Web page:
Introduction

Situated Technologies: Toward the Sentient City
An exhibition critically exploring the evolving relationship between ubiquitous/pervasive computing and urban architecture

UPDATE: THE SUBMISSIONS DEADLINE HAS PASSED. COMMISSIONED PROJECTS WILL BE ANNOUNCED SOON.

The Architectural League of New York invites architects, artists, designers, technologists, engineers, urbanists, or teams thereof, to submit qualifications for an exhibition that will critically explore the evolving relationship between ubiquitous/pervasive computing and urban architecture. The League will commission five to seven teams to develop urban interventions–to be installed in and around New York City in spring 2009–that will imagine alternative trajectories for how various mobile, embedded, networked, and distributed forms of media, information and communication systems might inform the architecture of urban space and/or influence our behavior within it. Commissioned projects will receive support ranging from $5,000 to $25,000.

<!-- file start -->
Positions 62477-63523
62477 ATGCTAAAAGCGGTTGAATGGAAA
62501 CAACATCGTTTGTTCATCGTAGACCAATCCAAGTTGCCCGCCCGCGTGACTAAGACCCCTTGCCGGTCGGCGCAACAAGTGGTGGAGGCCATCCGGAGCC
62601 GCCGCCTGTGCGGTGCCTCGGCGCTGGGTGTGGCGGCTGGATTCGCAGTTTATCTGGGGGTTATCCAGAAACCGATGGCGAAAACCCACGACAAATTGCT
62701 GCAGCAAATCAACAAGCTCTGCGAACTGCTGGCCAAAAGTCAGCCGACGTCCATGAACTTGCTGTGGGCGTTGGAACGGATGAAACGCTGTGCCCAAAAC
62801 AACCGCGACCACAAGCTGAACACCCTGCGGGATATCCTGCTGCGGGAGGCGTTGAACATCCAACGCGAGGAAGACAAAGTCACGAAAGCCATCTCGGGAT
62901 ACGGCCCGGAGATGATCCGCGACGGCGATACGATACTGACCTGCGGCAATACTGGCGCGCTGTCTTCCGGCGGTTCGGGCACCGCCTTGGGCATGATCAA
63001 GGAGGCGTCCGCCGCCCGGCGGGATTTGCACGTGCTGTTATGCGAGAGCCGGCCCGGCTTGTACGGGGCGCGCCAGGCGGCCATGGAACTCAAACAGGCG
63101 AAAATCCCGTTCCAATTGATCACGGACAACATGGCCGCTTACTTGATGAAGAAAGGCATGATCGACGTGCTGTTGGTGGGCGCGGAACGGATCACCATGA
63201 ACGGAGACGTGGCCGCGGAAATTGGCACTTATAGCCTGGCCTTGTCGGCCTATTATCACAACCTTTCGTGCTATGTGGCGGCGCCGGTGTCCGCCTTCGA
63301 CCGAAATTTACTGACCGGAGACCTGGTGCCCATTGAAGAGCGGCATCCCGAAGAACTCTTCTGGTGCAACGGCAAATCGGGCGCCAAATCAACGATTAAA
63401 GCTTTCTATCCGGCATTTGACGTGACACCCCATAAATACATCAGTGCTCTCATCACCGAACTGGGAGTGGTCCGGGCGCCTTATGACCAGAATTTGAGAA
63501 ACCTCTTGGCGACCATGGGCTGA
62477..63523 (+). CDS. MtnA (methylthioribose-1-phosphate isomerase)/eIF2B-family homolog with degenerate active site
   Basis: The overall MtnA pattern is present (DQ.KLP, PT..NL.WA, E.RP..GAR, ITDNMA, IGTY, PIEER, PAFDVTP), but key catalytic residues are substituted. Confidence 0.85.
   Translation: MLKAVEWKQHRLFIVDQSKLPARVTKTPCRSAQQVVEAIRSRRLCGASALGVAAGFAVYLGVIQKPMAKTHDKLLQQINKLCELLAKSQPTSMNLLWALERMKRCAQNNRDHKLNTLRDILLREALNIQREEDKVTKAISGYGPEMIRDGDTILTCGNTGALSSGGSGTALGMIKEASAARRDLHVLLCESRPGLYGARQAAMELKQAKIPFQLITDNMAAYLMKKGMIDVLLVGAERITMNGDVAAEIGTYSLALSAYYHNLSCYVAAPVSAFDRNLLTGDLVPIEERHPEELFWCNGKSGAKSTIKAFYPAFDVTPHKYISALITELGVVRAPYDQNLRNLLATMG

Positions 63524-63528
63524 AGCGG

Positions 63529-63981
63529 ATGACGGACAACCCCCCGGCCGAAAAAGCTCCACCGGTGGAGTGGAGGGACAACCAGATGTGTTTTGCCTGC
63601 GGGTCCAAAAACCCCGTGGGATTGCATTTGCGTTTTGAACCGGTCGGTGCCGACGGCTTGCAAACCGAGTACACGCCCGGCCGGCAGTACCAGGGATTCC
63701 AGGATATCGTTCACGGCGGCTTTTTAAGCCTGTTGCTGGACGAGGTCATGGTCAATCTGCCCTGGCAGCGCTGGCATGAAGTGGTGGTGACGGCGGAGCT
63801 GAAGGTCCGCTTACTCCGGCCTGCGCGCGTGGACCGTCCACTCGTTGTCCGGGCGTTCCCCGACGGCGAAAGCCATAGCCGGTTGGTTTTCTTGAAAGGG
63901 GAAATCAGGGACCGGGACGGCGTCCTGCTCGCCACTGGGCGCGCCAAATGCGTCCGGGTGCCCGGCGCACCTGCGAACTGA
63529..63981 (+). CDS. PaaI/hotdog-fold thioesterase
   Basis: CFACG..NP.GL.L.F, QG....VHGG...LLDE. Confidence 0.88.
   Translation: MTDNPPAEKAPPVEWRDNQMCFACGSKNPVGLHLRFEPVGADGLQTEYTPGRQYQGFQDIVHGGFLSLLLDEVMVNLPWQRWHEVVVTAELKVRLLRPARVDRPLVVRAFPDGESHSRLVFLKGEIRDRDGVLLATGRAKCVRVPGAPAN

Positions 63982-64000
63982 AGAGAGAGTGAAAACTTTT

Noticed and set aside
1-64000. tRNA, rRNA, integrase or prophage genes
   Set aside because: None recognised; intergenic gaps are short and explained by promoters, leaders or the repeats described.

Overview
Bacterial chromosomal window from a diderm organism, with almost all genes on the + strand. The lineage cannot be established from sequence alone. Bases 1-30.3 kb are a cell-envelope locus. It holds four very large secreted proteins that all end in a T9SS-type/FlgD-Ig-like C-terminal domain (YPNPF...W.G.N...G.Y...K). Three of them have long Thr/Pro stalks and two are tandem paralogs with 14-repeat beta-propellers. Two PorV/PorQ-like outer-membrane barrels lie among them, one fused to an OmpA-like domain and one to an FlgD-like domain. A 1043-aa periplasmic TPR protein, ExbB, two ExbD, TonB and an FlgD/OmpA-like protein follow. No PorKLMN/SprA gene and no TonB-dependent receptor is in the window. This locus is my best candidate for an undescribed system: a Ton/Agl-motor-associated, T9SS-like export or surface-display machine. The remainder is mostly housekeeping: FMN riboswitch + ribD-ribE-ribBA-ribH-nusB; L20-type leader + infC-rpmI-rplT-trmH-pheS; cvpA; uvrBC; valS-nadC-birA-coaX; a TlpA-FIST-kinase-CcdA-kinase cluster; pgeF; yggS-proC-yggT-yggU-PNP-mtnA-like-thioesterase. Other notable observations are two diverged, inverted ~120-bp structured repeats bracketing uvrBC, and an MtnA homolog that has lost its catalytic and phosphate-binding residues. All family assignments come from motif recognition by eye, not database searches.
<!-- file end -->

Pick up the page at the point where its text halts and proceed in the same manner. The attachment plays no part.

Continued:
The exhibition continues the League’s commitment to supporting original research into the implications of ubiquitous/pervasive computing for architecture and urbanism. In fall 2006, the League, along with the Center for Virtual Architecture and the Institute for Distributed Creativity [iDC], presented “Architecture and Situated Technologies,” a 3-day symposium organized by Omar Khan, Trebor Scholz, and Mark Shepard, that brought together researchers and practitioners from art, architecture, technology and sociology to explore the emerging role of Situated Technologies in the design and inhabitation of the contemporary city. The project continued in winter 2007 with the publication “Urban Computing and Its Discontents,” the first of nine pamphlets to be published over the next three years that explores how our experience of the city and the choices we make in it are affected by mobile communications, pervasive media, ambient informatics and other Situated Technologies.